Determining Oxygenator Performance During Clinical CPB

Al Stammers for blogAl Stammers, MSA, CCP
Director of Clinical Quality and Outcomes Research
July 28, 2016

SpecialtyCare associates have conducted numerous research studies that have used data obtained as part of the quality improvement process. One such study, “Goal-Directed Perfusion Methodology for Determining Oxygenator Performance During Clinical Cardiopulmonary Bypass,” evaluates three oxygenators currently in clinical use and reflects how information collected by perfusionists could be utilized to provide new information to bridge gaps in knowledge when an absence of quality data is encountered.

The oxygenator study was undertaken at a hospital performing less than 200 cardiac surgical cases per year with an operative team of two perfusionists, two cardiac surgeons, two anesthesiologists, and three physician assistants. In addition, there were four operating room nurses and approximately 10 intensive care unit nurses who managed postoperative care.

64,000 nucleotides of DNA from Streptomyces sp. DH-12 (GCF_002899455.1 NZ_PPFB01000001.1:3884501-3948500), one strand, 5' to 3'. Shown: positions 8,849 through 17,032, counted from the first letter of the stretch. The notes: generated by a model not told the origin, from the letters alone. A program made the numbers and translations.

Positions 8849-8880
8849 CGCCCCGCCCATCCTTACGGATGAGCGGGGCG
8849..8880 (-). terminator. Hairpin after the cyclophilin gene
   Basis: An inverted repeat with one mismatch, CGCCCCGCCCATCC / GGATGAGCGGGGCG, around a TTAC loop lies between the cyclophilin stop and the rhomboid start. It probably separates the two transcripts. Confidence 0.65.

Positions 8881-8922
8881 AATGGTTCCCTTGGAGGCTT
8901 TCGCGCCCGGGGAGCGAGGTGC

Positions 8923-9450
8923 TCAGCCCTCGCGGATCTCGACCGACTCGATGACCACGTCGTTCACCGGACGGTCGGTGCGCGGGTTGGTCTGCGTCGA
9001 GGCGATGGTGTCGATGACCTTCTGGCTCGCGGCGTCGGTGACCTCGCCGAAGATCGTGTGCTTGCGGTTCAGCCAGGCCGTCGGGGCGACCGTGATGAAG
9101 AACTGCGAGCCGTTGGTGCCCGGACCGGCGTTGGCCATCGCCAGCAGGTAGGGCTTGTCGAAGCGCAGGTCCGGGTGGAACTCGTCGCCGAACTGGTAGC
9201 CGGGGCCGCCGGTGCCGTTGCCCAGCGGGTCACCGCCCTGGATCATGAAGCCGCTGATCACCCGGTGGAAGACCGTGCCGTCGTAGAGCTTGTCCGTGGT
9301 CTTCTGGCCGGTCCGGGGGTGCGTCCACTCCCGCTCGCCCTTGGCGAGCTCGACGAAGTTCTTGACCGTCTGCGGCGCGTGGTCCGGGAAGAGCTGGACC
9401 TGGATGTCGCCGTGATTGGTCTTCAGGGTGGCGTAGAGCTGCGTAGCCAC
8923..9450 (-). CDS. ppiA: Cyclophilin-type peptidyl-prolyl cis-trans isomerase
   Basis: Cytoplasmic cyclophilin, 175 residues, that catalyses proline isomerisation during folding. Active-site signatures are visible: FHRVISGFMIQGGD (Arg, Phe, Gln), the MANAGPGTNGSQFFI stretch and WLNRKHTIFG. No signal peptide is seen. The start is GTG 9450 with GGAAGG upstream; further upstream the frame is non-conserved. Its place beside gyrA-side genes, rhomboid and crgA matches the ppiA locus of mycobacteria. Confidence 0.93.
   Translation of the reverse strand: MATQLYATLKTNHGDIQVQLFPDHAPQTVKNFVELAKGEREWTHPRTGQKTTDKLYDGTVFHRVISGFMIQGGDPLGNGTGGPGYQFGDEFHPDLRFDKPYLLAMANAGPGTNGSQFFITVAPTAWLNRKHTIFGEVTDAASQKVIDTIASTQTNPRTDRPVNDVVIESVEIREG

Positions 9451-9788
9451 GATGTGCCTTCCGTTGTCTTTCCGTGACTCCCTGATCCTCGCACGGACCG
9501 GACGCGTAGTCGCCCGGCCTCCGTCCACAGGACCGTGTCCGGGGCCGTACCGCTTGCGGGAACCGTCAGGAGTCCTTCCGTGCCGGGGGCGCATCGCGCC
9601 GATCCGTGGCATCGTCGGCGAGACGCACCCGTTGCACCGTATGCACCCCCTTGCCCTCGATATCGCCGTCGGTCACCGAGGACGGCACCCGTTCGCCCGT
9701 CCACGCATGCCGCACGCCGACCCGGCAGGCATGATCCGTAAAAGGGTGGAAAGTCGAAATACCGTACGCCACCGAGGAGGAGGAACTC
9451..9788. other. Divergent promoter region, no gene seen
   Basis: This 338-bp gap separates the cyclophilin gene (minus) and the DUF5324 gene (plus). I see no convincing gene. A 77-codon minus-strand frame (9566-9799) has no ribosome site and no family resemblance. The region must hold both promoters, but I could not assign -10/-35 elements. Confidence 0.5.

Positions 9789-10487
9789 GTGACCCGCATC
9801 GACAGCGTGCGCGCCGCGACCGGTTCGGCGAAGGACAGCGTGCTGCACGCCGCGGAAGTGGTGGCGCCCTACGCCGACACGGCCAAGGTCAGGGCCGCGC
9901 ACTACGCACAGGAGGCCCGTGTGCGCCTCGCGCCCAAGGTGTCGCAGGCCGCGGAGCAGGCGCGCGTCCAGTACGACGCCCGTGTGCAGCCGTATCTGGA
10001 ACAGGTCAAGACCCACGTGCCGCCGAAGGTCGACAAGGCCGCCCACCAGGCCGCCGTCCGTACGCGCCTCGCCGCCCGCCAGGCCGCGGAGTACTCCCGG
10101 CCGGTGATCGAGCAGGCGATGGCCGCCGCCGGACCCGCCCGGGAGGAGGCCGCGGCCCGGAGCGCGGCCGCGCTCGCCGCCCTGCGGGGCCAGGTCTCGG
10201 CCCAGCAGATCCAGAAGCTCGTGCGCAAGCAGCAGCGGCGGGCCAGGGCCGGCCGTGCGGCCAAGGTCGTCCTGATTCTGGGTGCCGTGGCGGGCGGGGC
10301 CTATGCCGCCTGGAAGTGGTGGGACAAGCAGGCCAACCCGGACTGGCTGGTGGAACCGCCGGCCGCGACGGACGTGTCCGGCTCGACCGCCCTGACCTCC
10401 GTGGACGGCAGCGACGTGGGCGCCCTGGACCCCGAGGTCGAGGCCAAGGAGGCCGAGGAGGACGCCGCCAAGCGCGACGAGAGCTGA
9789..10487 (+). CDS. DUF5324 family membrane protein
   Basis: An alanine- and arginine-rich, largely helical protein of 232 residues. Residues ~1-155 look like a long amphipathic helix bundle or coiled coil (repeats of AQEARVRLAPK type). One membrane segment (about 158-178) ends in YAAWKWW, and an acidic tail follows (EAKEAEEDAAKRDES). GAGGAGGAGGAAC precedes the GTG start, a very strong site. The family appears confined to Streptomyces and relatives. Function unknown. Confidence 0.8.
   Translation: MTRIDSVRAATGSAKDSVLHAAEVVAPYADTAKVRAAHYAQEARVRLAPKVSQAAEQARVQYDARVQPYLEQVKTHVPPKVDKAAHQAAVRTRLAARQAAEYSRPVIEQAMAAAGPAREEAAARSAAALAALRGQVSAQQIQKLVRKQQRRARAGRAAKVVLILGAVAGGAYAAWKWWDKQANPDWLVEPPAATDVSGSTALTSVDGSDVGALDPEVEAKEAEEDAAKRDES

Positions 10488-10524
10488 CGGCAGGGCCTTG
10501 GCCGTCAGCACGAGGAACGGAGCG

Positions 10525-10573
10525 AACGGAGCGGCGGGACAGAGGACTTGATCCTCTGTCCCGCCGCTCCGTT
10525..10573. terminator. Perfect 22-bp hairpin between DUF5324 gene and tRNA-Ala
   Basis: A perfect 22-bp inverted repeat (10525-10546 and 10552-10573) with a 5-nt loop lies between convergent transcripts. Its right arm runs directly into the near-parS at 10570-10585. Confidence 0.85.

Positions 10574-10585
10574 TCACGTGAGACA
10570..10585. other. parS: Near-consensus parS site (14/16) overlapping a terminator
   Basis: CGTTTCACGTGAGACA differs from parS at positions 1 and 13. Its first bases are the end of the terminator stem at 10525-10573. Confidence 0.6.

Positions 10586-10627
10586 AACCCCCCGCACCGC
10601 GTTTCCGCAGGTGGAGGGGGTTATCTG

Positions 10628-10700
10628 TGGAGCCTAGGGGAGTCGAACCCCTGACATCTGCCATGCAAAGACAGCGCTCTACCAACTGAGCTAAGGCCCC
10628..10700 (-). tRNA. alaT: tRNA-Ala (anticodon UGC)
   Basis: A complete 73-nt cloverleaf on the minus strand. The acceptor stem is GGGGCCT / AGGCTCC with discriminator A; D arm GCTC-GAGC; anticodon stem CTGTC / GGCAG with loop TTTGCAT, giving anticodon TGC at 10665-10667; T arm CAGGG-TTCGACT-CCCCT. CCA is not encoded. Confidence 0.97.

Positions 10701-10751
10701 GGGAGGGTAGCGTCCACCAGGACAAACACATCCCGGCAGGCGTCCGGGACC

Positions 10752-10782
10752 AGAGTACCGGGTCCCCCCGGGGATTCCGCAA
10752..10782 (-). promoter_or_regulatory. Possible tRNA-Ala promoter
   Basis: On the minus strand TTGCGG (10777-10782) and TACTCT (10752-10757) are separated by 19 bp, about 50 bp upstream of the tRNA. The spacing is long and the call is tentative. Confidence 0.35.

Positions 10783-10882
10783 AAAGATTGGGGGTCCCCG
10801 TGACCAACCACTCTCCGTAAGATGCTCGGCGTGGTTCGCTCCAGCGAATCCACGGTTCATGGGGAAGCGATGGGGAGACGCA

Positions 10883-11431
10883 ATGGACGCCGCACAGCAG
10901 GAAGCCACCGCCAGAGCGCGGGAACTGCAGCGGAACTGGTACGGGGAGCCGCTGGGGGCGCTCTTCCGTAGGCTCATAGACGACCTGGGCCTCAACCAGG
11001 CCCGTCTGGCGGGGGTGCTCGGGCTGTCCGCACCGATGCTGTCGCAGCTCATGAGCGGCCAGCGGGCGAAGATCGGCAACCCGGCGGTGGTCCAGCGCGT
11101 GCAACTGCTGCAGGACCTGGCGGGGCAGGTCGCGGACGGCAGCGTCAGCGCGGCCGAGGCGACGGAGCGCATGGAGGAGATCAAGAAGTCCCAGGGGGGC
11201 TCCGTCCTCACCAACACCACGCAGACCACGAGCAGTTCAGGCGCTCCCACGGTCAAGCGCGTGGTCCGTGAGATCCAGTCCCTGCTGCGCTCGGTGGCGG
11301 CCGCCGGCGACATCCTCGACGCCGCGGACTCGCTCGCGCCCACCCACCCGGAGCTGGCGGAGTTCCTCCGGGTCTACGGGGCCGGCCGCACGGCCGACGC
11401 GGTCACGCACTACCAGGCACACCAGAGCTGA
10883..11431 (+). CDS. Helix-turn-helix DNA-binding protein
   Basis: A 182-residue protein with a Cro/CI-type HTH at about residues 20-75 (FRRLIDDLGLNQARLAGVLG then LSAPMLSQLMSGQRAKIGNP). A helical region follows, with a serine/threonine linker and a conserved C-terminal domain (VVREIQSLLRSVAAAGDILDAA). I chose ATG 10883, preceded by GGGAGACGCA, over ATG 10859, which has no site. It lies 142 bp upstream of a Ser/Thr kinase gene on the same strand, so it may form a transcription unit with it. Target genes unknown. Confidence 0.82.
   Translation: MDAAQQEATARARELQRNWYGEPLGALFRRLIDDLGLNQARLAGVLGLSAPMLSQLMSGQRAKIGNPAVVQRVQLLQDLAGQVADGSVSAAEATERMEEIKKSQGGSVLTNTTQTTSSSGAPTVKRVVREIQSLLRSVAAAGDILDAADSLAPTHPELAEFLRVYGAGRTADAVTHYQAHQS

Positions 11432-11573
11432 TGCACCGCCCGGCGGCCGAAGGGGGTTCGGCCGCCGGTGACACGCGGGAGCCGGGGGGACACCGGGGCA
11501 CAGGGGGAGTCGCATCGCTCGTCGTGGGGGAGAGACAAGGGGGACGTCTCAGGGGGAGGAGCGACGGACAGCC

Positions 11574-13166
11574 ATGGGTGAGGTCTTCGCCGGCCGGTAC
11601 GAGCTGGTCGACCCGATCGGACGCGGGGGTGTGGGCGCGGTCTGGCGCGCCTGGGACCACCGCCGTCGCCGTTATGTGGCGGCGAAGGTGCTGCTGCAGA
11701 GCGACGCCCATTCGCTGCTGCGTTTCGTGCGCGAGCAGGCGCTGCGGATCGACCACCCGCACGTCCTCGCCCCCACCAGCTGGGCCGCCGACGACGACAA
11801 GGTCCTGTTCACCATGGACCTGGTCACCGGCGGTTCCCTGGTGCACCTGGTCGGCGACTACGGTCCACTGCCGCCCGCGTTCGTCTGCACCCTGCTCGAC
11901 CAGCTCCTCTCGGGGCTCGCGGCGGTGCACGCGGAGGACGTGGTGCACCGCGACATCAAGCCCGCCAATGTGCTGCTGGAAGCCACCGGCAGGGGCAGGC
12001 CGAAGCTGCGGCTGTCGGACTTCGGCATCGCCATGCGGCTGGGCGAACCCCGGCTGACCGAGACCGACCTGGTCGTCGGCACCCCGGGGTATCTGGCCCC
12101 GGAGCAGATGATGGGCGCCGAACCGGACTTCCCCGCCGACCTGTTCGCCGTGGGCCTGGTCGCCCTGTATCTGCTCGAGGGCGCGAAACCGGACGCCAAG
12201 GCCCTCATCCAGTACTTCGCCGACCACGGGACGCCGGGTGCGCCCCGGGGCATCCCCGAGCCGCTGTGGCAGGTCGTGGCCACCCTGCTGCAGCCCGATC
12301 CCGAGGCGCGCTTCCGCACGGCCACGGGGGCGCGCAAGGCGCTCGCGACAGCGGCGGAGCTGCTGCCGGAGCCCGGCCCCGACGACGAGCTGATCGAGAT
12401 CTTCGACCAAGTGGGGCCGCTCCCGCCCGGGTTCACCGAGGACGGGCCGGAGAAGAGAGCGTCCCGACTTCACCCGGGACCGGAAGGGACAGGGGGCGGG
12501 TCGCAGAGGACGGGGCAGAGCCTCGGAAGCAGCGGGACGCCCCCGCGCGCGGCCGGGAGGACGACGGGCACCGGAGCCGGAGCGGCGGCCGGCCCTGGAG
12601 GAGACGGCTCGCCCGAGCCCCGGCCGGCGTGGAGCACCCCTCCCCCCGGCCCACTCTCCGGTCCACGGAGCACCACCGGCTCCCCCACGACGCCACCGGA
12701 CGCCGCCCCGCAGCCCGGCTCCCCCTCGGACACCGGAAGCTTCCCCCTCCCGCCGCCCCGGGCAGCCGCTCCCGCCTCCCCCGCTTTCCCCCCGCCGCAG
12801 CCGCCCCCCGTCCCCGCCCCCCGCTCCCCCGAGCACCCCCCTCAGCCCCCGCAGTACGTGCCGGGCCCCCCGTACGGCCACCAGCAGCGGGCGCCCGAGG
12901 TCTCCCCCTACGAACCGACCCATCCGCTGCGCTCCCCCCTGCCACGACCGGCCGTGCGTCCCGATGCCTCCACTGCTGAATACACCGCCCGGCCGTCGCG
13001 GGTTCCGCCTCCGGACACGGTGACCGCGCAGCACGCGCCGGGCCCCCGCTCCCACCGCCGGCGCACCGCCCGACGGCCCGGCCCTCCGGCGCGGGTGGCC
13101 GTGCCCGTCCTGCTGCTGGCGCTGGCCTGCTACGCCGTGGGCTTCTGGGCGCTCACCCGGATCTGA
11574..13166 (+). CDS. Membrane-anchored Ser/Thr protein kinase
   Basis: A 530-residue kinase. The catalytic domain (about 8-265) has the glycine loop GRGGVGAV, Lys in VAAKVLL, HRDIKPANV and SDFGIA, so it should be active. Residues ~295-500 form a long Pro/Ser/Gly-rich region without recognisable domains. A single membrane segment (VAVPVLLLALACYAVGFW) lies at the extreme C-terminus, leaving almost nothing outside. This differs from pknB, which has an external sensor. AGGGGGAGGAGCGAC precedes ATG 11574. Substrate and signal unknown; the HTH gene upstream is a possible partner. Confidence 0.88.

The results demonstrated that newer generation oxygenators with integrated arterial filters performed better (gas transfer, postoperative transfusion rate) than an older generation oxygenator with an external arterial line filter. The data collected prospectively did not originate from a randomized clinical trial, so interpretation of the results needs to be undertaken with caution. Nevertheless, the information obtained does provide a foundation that can be used to generate future studies to further address the question.

You can access the abstract in the Clinical Research & Innovation section of our Resource Library. The information was originally presented at the 37th Annual Meeting of the American Academy of Cardiovascular Perfusion (AACP) in Savannah, GA, in February 2016.



Update:  The full paper is available in v. 49, no. 2 of  The Journal of ExtraCorporeal Technology.